ISRI, the Institute of Scrap Recycling Industries, has long offered some of the best conventions available for recyclers of metals. The annual ISRI expo was the place to go to find the right metal analysis equipment and technology — like portable XRF analyzers and OES benchtop metal analyzers — to help ensure reliable material identification and product integrity. The attendees love coming to the show because it is such a tight-knit, integrated industry that everyone knows everyone, and one could see new technology to streamline operations.
In the past few years, that industry has been expanding from metals to plastics, and paper. Because of the thriving recycling business, ISRI has also been offering a full program of workshops for those interested in plastics, paper, electronics, tire and rubber recycling as well as metals. There will be paper and plastics summits and a key talk about how the energy boom impacts the profitability of scrap plastics.
However, by no means is metal being ignored. This year there will be different commodity-specific networking events for ferrous and non-ferrous metals, as well as spotlight sessions on copper, nickel stainless, and aluminum.
Spotlight on Aluminum
This year’s spotlight on aluminum features experts who will identify the key domestic and global aluminum market, trade, and regulatory developments that will shape aluminum and aluminum scrap demand going forward. According to the show website, the session will address the “new administration’s announced plans to increase infrastructure spending, support the manufacturing sector, and provide relief from subsidized imports, [which] have bolstered U.S. aluminum market sentiment. But as aluminum prices and physical market premiums improved in early 2017, questions resurfaced about excess global aluminum production capacity and declining Chinese demand for scrap.”
We have always stressed that metal scrap yards are important to the aluminum industry. However, the addition of scrap into the aluminum production line is a major challenge for the industry. Compared to the clean, neatly-packaged, and well-defined alumina raw material to which manufacturers are accustomed, post-consumer scrap is composed of a mixture of wrought and casting grades. The exact chemical composition of scrap, including the existence of contaminants or hazardous elements, is unknown. With end-product quality, process integrity, safety, and regulatory compliance at risk, accurate knowledge of the grade and composition of the scrap material being introduced into the process is a necessity.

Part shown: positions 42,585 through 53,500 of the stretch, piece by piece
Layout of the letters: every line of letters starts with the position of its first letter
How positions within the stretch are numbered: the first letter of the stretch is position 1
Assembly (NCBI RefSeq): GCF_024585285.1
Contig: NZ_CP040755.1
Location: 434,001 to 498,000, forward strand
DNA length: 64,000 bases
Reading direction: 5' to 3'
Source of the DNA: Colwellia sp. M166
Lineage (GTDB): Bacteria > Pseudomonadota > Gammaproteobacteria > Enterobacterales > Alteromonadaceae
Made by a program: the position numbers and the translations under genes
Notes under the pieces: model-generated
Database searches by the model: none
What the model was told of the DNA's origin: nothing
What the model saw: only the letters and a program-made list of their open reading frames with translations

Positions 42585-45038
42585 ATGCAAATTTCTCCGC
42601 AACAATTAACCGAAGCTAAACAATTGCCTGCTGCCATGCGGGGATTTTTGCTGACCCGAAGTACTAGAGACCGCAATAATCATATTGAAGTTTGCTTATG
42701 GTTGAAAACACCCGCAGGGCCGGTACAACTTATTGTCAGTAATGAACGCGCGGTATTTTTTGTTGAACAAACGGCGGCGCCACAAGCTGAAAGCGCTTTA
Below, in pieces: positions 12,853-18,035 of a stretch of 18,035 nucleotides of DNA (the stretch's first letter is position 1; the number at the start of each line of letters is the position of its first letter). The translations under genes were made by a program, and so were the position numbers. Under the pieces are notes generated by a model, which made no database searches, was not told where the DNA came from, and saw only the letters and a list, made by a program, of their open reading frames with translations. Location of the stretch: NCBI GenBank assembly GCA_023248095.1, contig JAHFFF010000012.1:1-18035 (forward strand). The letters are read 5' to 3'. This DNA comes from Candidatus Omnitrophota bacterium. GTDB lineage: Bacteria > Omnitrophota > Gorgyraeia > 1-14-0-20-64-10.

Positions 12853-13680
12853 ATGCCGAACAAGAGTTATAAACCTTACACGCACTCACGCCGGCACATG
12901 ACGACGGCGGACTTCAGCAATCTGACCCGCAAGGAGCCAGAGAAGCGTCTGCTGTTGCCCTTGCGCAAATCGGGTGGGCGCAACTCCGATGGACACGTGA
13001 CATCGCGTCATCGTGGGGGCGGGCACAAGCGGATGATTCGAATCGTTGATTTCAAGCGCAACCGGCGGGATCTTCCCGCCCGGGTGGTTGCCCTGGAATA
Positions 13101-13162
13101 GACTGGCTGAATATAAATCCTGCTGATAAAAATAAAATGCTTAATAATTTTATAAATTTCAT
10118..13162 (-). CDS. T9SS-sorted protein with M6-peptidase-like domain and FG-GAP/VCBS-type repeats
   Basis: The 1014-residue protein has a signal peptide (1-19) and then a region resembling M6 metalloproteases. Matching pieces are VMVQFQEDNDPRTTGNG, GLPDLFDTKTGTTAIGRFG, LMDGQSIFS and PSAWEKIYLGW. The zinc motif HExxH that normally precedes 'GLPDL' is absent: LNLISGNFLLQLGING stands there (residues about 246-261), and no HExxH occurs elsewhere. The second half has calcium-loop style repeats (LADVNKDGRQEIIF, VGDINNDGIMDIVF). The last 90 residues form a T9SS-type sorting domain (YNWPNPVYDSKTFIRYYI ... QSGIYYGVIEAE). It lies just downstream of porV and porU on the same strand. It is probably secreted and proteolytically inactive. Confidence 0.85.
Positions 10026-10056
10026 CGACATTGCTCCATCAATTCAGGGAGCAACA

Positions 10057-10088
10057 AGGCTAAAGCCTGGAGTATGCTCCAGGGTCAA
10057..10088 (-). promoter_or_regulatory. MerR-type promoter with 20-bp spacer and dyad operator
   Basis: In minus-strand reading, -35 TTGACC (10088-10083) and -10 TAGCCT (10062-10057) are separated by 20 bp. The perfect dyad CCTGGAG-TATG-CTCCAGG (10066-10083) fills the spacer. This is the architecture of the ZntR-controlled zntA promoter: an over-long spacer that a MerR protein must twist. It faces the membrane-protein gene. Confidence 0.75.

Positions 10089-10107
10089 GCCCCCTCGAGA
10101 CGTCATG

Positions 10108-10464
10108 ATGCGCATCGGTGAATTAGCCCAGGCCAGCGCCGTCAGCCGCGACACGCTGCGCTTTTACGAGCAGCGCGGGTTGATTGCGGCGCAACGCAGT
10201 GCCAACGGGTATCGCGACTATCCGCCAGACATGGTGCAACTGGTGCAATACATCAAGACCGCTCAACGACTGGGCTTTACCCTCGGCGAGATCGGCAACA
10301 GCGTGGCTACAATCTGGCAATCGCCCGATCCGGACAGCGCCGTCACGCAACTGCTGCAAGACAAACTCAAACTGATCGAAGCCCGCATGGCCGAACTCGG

I’m sure the topic of aluminum will also be a focus in the “Airplane Recycling” presentation. Invited experts from the aircraft recycling industry will explain the types of materials that are available, the market size and other factors that go into recycling old airplanes. We’ve previously written about aircraft recycling and how there are hundreds of different aluminum alloys used in aircraft components, and they all must be separated into pure form before they can be recycled back into aircraft manufacture. Because airplane parts must bear so much weight and stress, they must be composed of only the specific alloys designed for that particular component. X-ray fluorescence (XRF) is a proven technology for the elemental analysis of specialty alloys to ensure the correct alloys are combined in the right percentages and the finished material meets precise manufacturing specifications.
Spotlight on Copper
Copper will be another spotlight at the show. This year’s panel will bring a wealth of experience and knowledge about how copper market fundamentals, commodity investors and financial flows impact copper and copper scrap markets in North America, China and around the world. It should be an interesting workshop.
Copper, along with other nonferrous metals including aluminum, nickel, and tin, doesn’t lose any of its chemical or physical properties during recycling process, which means it can be recycled indefinitely. However, alloying elements or contaminants in the copper will influence its behavior, including significantly degrading its electrical conductivity. Therefore determining the purity of the copper and percentages of any alloying elements present is a very important quality control step in the increasingly sophisticated manufacturing techniques that are required for modern electronic goods. Inductively Coupled Plasma-Optical Emission Spectrometry (ICP-OES) is an ideal technique for the analysis of impurities in copper sulfate as it enables accurate, high throughput, multi-element analysis with the minimum of sample preparation required.
Scrap Metal Identification Demonstrations in Booth 2809
As you can see, for a show that has welcomed comprehensive paper, plastics, electronics recycling speakers, there are plenty of presentations for the metals recyclers. We will be in Booth 2809 demonstrating technology that can help a scrap metal yard positively identify the many alloys that enter the yard from various vendors. Ask our experts how you can accurately place the right value on the material in order to pay vendors and charge customers a fair price, or how to accomplish the advanced metal analysis needed to produce parts for automotive, aviation, and aerospace industries.
Can’t get to this year’s show? Take a look at this video that includes footage from previous ISRI shows that feature some of your fellow metal recyclers discussing why they perform accurate scrap metal sorting at their operations.
Hope to see you there.
ISRI 2017 Convention and Exposition
April 22-27, 2017
Ernest N. Morial Convention Center
New Orleans, LA – USA
If you are interested in learning more about metal recovery within other specific industries, read our blog articles on processing scrap from catalytic converters, recovering rare earth material from complex electronics, and breaking down decommissioned naval ships.